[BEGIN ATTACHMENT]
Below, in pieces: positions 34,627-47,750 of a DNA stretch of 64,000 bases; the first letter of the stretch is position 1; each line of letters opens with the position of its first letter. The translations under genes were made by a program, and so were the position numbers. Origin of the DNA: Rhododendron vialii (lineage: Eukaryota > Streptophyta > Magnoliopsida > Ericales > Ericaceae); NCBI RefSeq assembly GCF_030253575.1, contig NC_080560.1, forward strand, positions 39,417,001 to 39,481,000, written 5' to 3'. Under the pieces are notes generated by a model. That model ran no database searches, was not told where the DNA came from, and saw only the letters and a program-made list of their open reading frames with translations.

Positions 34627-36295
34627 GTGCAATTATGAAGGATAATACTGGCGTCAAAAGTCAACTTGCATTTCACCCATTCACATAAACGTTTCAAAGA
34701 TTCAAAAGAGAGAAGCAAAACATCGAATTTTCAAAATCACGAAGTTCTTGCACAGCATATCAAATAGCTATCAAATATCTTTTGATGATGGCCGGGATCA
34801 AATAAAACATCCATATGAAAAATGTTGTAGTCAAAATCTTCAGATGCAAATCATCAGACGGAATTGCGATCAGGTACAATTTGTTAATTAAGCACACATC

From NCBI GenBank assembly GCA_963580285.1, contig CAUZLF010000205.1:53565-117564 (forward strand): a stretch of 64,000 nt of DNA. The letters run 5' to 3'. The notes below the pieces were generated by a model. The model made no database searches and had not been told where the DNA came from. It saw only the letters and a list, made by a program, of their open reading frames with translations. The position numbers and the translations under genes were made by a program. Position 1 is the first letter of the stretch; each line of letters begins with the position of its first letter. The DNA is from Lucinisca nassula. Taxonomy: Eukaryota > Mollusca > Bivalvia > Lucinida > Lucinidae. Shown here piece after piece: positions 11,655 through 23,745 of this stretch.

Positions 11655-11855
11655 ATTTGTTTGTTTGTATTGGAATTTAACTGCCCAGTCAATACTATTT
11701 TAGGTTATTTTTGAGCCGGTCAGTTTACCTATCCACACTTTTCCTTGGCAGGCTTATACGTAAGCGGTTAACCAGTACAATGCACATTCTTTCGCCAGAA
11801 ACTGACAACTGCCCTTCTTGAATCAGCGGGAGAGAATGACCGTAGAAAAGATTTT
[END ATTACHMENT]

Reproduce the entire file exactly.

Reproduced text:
Below, in pieces: positions 34,627-47,750 of a DNA stretch of 64,000 bases; the first letter of the stretch is position 1; each line of letters opens with the position of its first letter. The translations under genes were made by a program, and so were the position numbers. Origin of the DNA: Rhododendron vialii (lineage: Eukaryota > Streptophyta > Magnoliopsida > Ericales > Ericaceae); NCBI RefSeq assembly GCF_030253575.1, contig NC_080560.1, forward strand, positions 39,417,001 to 39,481,000, written 5' to 3'. Under the pieces are notes generated by a model. That model ran no database searches, was not told where the DNA came from, and saw only the letters and a program-made list of their open reading frames with translations.

Positions 34627-36295
34627 GTGCAATTATGAAGGATAATACTGGCGTCAAAAGTCAACTTGCATTTCACCCATTCACATAAACGTTTCAAAGA
34701 TTCAAAAGAGAGAAGCAAAACATCGAATTTTCAAAATCACGAAGTTCTTGCACAGCATATCAAATAGCTATCAAATATCTTTTGATGATGGCCGGGATCA
34801 AATAAAACATCCATATGAAAAATGTTGTAGTCAAAATCTTCAGATGCAAATCATCAGACGGAATTGCGATCAGGTACAATTTGTTAATTAAGCACACATC

From NCBI GenBank assembly GCA_963580285.1, contig CAUZLF010000205.1:53565-117564 (forward strand): a stretch of 64,000 nt of DNA. The letters run 5' to 3'. The notes below the pieces were generated by a model. The model made no database searches and had not been told where the DNA came from. It saw only the letters and a list, made by a program, of their open reading frames with translations. The position numbers and the translations under genes were made by a program. Position 1 is the first letter of the stretch; each line of letters begins with the position of its first letter. The DNA is from Lucinisca nassula. Taxonomy: Eukaryota > Mollusca > Bivalvia > Lucinida > Lucinidae. Shown here piece after piece: positions 11,655 through 23,745 of this stretch.

Positions 11655-11855
11655 ATTTGTTTGTTTGTATTGGAATTTAACTGCCCAGTCAATACTATTT
11701 TAGGTTATTTTTGAGCCGGTCAGTTTACCTATCCACACTTTTCCTTGGCAGGCTTATACGTAAGCGGTTAACCAGTACAATGCACATTCTTTCGCCAGAA
11801 ACTGACAACTGCCCTTCTTGAATCAGCGGGAGAGAATGACCGTAGAAAAGATTTT